The bike is there. It’s just so light you can’t see it.

The Lighter, the Better: My bike weighs less than a fart and I haven’t eaten in three days. Let’s go climb some hills!

  • Anecdotal Evidence: Tons. I’ve seen people pour out some water from a bottle before a race. I’ve heard of some pretty crazy diets. And I’ve seen cyclists that are pretty scary thin. Some of them perform well. Others, perform like any other non-scary-thin rider. And far too many have targeted “race weights”, many of which aren’t realistic or healthy.
  • Scientific Evidence: Counter-Indicative. It’s not just about weight. You can have the lightest bike and weigh 75 lbs soaking wet, but if you don’t have any power, you won’t get anywhere. More than just being light, cyclists need to balance both weight and power output in order to be effective. Now for the pros, this formula is skewed because they have specialists: sprinters tend to be hulks, and climbers tend to be scarecrows. But even they have limits. At some point, you don’t have any more fat your body can afford to lose. So the next step is you lose muscle. And when you lose muscle, you lose power. So you may be lighter, but you’re also weaker.

[Author’s Note: Eating disorders are far-too prevalent in the cycling community. If you’re trying to lose weight, please do it in a healthy, nutritional, doctor-approved manner.]

Cat 5 is More Dangerous Than Cat 4 is More Dangerous than Cat 3…: Cat 5 racer: “Dude! I’ve gotta get my ten races so I can upgrade. These entry level racers are crazy!” Cat 4 racer: “Man, I’m glad I catted up. But it’s like those dangerous Cat 5 guys came up with me. I need to get to Cat 3. It’ll be faster and harder, but safer.” Cat 3 racer: “Phew, I survived Cat 4, and trained hard so that I can race with the Cat 3s. But These guys are seriously fast, and when they crash, it’s like their bikes explode and their medical insurance is forfeit… maybe I’d be better off racing Masters?”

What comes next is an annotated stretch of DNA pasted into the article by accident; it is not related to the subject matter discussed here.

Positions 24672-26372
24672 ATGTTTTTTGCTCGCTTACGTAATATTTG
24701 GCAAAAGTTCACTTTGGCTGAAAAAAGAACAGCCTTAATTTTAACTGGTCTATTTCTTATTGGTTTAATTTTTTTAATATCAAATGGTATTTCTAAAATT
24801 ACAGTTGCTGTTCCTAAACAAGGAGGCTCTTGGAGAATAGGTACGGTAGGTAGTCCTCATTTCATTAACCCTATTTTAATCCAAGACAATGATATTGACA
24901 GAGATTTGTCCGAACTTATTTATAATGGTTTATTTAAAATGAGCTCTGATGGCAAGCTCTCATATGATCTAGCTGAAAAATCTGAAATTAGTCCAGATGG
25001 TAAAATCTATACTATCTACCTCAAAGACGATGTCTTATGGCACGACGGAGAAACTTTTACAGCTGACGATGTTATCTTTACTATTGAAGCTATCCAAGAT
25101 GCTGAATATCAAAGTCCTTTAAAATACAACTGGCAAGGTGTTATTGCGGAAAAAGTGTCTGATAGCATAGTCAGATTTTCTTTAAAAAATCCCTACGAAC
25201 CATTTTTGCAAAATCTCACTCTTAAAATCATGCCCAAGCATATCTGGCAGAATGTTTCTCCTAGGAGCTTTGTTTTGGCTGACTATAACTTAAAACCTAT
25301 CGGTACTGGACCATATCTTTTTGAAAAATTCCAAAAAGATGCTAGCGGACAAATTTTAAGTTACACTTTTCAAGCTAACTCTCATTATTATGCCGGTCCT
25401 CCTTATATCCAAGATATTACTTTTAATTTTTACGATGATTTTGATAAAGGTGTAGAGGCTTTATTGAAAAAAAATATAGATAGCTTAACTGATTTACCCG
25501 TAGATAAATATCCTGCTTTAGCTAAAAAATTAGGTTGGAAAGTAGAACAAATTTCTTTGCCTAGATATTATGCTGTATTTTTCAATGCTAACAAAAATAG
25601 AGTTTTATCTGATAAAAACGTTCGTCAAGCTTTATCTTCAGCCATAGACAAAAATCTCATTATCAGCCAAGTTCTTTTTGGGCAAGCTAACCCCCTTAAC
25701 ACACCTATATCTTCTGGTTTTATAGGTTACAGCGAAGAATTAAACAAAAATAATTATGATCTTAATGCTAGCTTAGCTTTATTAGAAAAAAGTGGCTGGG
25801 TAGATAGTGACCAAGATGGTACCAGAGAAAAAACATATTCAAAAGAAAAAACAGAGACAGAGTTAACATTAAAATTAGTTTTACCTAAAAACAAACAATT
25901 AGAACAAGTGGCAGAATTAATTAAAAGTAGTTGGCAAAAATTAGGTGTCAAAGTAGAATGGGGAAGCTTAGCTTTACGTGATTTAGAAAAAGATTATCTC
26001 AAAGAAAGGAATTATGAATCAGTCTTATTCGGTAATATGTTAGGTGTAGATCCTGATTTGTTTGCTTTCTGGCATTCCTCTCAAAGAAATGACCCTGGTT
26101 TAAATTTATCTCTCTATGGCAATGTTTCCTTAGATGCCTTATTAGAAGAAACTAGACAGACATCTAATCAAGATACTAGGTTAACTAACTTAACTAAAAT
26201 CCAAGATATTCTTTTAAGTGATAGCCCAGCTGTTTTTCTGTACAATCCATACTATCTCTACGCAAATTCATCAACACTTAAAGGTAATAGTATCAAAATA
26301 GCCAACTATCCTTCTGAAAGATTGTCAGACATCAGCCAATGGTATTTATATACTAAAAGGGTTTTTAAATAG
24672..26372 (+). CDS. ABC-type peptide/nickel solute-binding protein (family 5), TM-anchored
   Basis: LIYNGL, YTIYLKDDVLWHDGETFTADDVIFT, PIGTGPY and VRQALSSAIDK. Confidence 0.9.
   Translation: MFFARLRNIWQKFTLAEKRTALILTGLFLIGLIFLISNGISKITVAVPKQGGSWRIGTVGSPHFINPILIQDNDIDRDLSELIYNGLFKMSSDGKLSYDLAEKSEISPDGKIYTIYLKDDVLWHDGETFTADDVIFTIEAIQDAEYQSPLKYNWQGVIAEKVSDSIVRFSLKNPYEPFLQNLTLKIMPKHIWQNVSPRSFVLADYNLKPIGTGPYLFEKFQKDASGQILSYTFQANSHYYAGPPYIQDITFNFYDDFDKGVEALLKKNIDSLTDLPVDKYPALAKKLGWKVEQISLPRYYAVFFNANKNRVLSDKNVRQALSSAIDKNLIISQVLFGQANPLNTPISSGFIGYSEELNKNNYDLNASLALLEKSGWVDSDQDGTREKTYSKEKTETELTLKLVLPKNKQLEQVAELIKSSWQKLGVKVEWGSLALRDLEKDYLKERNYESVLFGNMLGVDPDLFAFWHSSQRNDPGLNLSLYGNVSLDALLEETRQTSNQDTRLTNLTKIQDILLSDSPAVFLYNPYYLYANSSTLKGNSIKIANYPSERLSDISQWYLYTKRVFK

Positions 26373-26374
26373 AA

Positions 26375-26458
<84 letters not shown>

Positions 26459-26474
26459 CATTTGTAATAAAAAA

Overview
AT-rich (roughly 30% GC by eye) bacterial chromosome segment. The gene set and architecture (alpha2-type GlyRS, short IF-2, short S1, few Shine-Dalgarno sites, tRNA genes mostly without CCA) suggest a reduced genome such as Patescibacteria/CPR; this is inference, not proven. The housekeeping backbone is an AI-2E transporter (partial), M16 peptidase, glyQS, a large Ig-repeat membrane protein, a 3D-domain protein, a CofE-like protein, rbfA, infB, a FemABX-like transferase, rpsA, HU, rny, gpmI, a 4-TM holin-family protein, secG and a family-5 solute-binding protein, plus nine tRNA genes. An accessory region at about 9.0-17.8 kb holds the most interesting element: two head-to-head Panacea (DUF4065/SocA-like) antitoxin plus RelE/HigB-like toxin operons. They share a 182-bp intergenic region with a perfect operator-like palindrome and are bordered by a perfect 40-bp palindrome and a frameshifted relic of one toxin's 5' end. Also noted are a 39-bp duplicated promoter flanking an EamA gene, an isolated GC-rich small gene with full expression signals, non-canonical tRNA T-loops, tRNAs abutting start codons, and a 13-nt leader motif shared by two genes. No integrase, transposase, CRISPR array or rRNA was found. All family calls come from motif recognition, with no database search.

• Anecdotal Evidence: Some. As we continue to do longer tour rides, or we do more races and upgrade to harder categories, you’ll have more experience, and those around you doing those longer tours and harder races will also have more experience. So you should all be safer for it. But the better we get, the more risks we tend to take, and so though our skills have gone up to make us safer, our risks have gone up as well. So the whole thing can be a wash.
  • Scientific Evidence: Some. The Dunning-Kruger effect is strong in cycling – a little experience leads to an abundance of overconfidence, which in turn leads to dangerous behavior. And it only takes a couple of racers for this to kick, making the lowest racing levels more likely the more dangerous ones (on average). But being in faster races is inherently more dangerous – a smaller mistake can lead to a much more disastrous outcome. And you’re riding for much longer at faster speeds, giving you even more chances for an error to occur.

Stay tuned for more cycling “truths”.